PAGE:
Former Mingo County prosecutor Michael Sparks is expected to plead guilty on Nov. 18 to federal charges.
Sparks is accused of depriving a man of his right to counsel, according to information filed Oct. 9 in the U.S. District Court of the Southern District of West Virginia.
Mingo County Prosecutor Michael Sparks is accused of depriving a man of his right to counsel, according to information filed Oct. 9 in the U.S. District Court of the Southern District of West Virginia.
Assistant U.S. Attorney Steven Ruby filed the information Wednesday afternoon. Sparks is named in an incident that happened in 2013.
An information is typically filed when a defendant has agreed to plead guilty and cooperate with prosecutors.
The document alleges Sparks worked with other Mingo County officials to deprive a local drug dealer of his constitutional rights.
The information explains a local businessman, George White, printed campaign signs for several politicians in the 2012 Mingo County election.
George White, 65, owner of White's Signs, printed signs for then-magistrate Crum, who was running for sheriff. A public listing for White's Signs says the establishment is located in Delbarton.
White attempted to collect a $3,000 debt from Crum, who continually denied White payment, prosecutors said.
Crum won the sheriff's race in 2012. During his first month in office, documents further assert, Crum arranged for White to be arrested. Crum did this because he obtained prescription pills from White for his own personal use, according to federal prosecutors.
Investigators assert White dealt illegal prescription pills in Mingo County.
White eventually hired a lawyer who was in contact with the FBI with the intention of pursuing Crum. White informed the FBI that before his arrest, he unlawfully provided Crum with prescription narcotic pills on several occasions. White also told the FBI about election law violations Crum committed, according to the information.
Prosecutors said Crum discovered White's relationship with the attorney. It prompted Crum, Baisden, Thornsbury and Sparks to conspire against White through his brother, Glenn.
The group reportedly told Glenn White that if George hired another attorney - one they provided him - they would guarantee White a good plea deal.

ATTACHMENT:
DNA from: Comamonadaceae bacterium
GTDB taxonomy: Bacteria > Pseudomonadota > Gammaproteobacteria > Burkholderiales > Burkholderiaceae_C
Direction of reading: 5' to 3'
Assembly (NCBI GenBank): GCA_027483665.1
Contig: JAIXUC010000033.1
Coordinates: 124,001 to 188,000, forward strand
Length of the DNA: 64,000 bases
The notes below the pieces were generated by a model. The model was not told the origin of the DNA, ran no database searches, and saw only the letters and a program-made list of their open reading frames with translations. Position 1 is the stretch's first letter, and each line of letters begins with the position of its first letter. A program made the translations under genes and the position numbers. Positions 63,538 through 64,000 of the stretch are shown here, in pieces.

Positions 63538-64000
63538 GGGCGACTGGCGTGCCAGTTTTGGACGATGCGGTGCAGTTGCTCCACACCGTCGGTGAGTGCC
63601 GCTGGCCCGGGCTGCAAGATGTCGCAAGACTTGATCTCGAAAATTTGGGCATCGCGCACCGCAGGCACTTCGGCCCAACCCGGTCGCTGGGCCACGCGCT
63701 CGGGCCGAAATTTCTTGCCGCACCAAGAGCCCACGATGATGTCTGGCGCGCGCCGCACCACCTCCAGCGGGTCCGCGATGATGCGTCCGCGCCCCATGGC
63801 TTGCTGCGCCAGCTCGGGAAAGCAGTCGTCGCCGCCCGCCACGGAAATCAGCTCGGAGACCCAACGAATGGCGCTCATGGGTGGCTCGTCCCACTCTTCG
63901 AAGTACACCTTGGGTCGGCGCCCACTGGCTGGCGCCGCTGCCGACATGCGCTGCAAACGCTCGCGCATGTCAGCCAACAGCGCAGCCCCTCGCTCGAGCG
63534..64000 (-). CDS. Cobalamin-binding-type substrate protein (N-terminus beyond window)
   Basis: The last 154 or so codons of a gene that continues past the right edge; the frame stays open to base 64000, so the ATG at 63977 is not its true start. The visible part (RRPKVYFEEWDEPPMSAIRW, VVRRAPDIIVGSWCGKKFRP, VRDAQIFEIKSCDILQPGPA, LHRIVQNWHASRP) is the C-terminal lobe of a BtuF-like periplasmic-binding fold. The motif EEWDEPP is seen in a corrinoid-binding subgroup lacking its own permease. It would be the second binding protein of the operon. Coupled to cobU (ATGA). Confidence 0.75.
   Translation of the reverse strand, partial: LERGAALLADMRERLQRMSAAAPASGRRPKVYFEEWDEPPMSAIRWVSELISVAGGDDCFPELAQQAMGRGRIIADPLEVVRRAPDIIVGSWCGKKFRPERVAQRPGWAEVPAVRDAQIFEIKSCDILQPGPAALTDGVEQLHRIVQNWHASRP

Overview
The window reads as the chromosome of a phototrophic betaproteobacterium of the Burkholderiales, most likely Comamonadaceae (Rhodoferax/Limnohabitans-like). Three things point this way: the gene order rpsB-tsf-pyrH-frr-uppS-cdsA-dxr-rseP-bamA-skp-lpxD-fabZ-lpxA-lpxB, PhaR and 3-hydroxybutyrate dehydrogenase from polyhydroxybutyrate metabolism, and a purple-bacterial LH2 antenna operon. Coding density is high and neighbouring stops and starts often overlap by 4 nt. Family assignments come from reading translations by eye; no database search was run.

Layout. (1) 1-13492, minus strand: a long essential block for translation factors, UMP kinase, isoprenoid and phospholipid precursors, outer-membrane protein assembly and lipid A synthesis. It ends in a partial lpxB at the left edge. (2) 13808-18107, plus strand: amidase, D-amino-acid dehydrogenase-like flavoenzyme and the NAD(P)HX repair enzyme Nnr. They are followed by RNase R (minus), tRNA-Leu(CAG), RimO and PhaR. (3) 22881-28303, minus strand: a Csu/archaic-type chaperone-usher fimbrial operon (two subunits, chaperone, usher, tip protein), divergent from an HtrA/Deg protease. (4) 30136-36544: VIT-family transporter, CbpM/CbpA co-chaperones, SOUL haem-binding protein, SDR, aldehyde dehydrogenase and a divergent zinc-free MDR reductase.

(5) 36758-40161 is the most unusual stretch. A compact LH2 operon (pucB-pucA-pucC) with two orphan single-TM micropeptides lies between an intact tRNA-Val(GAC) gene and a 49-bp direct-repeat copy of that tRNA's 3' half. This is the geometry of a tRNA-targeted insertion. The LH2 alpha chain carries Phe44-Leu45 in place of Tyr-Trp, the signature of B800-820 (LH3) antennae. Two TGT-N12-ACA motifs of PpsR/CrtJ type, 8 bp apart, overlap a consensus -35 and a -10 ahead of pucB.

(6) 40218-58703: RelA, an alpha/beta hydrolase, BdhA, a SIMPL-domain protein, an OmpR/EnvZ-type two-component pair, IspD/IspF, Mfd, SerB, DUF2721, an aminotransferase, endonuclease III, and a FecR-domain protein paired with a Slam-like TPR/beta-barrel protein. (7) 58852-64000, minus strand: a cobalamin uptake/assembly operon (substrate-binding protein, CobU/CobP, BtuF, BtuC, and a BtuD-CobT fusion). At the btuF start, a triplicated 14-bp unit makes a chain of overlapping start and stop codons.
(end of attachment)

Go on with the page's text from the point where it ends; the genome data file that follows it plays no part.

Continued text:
That lawyer was Ron Rumora, a former prosecuting attorney in Mingo County.
Federal prosecutors assert these officials, including Sparks, offered to stop White and his attorney from giving more information to the FBI.
The Office of Disciplinary Council put Sparks under investigation after the prosecutor was named in an unrelated indictment in August. The ODC accused Sparks of failing to report wrongdoing and misconduct by the former Judge Thornsbury. The board submitted a petition to suspend Sparks' law license.
In the indictment filed Aug. 15, federal prosecutors accused Thornsbury of framing his romantic rival's husband in several schemes.
In a letter sent to the Office of Disciplinary Council, Sparks categorically denied any knowledge whatsoever of any conspiracy to deprive George White to his right to counsel.
This information filed Wednesday alleges that according to the U.S. Attorney, Sparks was part of the conspiracy and is ready to cooperate with the federal government.
Baisden pleaded guilty to a federal extortion charge Oct. 1. He resigned from his position Monday. During a special commission meeting Wednesday, commissioner formally accepted his resignation.
Thornsbury pleaded guilt to a federal conspiracy charge Oct 2. He resigned from the bench the morning of his plea hearing.
Sparks plans to resign at 11:59:59 p.m. Thursday, according to a letter he sent to 13 News.
"Regrettably, I made a mistake in judgment and now accept the consequences," Sparks wrote. "My attempt to prevent potential injury to the reputation and drug enforcement efforts of the late Sheriff Eugene Crum was unjustifiable."
Sparks will voluntarily surrender his law license, according to his Pikeville-based attorney, Kent Varney. This move essentially qualifies as disbarment. Under state code, the ODC decides whether to grant Sparks his law license if he reapplies in five years.
"Mr. Sparks is a good person and was a good prosecutor. Unfortunately, Mr. Sparks has made mistakes. He has to accept responsibility for these mistakes," Varney said. "In the grand scheme of things, he's losing a lot. It's real sad. There's gonna be a consequence for those mistakes."
Sparks could face up to one year in prison.